The European Redemption Fund Proposal

This post was written by John McHale

The proposal for a Debt Redemption Fund made by the German Council of Economic Experts seems to be gaining a bit more traction (see here).   This working paper from February provides a useful overview.   Given that this is the only “eurobonds” proposal with anything approaching momentum, it is worth debating its merits. 

Some of the basic elements:

·         Countries would be able to finance an amount of debt (as a share of GDP) equal to the difference between current levels and 60 percent of GDP through the fund.   This would occur as new funding needs (deficits/redemptions) arise

·         The fund would have joint and several guarantees

·         Repayments would be a constant share of GDP, equal to the ERF interest rate plus one percent divided by initial GDP.   The repayment schedule is designed to fully repay fund borrowings in 20 to 25 years

·         Countries would have to commit to reduce their total debt to below 60 percent of GDP.   Longer term, it doesn’t appear that there would be additional commitments beyond the revised Stability and Growth Pact and Fiscal Compact.   However, during the “roll-in” phase, countries would have EFSF-style adjustment programmes

·         Would only apply for current programme countries after they had exited their programmes. 

From the working paper:

Transferring debt into the redemption fund is organized by allowing participating member countries to refinance themselves through the redemption fund until the amount of debt refinanced through the ERF reaches the current difference between the debt accumulated to date and the hypothetical debt that would just equal 60 % of GDP, i.e. the SGP debt threshold . . .. The exact length of this transitional phase depends on the sequence of immediate refinancing needs. During this so-called roll-in phase, the participating countries fulfil consolidation and reform agreements which are comparable to the structural adjustment programmes of the EFSF. While each country will henceforth have to service its own debt financed via the new fund until it is completely redeemed and the new fund expires, participants will be jointly liable for the debt, thus ascertaining affordable refinancing cost for all participants.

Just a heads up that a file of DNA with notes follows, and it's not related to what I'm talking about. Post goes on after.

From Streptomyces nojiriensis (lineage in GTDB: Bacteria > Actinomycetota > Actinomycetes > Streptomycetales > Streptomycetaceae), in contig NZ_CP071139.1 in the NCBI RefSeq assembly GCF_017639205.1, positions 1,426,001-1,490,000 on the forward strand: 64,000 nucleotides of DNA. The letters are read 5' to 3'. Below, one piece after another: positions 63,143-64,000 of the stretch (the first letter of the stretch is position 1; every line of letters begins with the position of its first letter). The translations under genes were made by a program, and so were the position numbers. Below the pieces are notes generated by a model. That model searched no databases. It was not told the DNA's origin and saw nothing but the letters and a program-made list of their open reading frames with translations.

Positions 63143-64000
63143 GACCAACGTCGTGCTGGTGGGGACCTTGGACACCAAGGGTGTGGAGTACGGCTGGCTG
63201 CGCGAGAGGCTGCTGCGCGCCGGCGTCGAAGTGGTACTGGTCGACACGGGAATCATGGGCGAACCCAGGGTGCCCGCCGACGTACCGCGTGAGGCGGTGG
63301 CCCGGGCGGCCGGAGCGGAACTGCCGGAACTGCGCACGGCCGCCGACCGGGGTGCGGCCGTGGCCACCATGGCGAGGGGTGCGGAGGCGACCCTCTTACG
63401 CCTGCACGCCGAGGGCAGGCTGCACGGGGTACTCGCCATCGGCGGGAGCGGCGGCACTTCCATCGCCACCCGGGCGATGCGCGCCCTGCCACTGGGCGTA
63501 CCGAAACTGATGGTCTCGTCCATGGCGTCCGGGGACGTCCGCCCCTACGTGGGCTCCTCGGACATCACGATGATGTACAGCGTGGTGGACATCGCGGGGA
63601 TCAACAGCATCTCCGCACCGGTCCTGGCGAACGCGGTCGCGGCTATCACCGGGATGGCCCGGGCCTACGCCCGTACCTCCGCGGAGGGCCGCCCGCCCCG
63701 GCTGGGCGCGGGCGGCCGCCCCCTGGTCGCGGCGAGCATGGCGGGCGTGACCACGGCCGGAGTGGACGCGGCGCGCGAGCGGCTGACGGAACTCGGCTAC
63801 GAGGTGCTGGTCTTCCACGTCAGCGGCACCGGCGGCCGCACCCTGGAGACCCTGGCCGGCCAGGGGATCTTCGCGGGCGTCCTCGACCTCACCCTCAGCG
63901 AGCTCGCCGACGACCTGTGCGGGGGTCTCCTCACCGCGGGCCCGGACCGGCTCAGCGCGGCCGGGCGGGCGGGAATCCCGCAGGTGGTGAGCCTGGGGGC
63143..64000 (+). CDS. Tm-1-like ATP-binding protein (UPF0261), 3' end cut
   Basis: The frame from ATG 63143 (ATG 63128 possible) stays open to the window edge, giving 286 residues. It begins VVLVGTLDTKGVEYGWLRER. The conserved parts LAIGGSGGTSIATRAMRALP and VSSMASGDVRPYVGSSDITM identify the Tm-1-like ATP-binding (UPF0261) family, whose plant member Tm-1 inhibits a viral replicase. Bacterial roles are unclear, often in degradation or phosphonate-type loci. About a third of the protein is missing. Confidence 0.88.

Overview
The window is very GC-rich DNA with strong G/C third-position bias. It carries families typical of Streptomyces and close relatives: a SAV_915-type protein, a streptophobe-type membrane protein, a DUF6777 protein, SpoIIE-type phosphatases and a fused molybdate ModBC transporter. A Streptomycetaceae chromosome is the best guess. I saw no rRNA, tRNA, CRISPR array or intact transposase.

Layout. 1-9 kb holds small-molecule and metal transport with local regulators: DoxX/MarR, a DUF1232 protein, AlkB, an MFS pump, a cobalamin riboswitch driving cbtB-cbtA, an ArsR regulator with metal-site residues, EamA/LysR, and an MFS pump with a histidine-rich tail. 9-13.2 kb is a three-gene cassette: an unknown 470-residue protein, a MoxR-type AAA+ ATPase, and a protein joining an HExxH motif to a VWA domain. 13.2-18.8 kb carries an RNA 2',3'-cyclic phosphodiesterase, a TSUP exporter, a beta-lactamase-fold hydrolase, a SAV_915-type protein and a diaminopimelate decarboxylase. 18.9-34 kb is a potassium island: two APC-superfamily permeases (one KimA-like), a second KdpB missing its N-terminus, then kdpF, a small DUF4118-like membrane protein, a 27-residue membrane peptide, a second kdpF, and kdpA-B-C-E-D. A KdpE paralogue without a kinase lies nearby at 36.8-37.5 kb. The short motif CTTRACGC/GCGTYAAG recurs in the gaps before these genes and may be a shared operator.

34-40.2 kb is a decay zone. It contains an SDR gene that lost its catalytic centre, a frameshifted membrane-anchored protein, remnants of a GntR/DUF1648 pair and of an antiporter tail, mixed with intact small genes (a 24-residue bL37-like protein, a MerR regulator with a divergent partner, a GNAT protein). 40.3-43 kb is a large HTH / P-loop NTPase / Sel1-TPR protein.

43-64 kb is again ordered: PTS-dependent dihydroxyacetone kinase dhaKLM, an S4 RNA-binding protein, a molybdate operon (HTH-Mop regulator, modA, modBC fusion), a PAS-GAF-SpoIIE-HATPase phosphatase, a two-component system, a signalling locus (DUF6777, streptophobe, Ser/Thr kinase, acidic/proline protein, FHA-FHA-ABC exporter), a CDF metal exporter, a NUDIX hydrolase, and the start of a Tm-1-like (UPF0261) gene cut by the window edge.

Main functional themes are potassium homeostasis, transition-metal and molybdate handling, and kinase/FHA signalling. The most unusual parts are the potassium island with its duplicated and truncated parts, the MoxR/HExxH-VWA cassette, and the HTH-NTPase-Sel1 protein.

Payment-obligations through which the transferred debt is redeemed are expressed as a constant fraction of GDP. The scale of annual payment-obligations relates to the volume of transferred debt. It is set at a level that ensures that each country redeems its debt in the ERF within a period of 20 to 25 years. Accordingly, countries transferring more debt have to bear higher annual payment-obligations. As the ERF can only gain the trust of financial markets if the joint and several guarantee is upheld until the transferred debt is completely redeemed, payment obligations have to be constructed in a way that all participating countries complete the redemption of their debt inside the ERF at approximately the same time. 

By agreeing to redeem their debt in the redemption fund within 25 years and to keep the remaining debt below the 60 %-threshold, participating countries implicitly commit to certain upper limits for their primary balances and debt quotas. The exact development of these figures depends on several assumptions on GDP growth and country specific refinancing costs. In addition, required primary balances are determined by the sequencing of refinancing needs that each country is allowed to cover through the redemption fund during the roll-in phase. In general, there are several options to implement the ERP, which differ mainly in the exact sequencing of refinancing via the funds.

9 Responses to “The European Redemption Fund Proposal”

  1. Ciarán O’Hagan Says: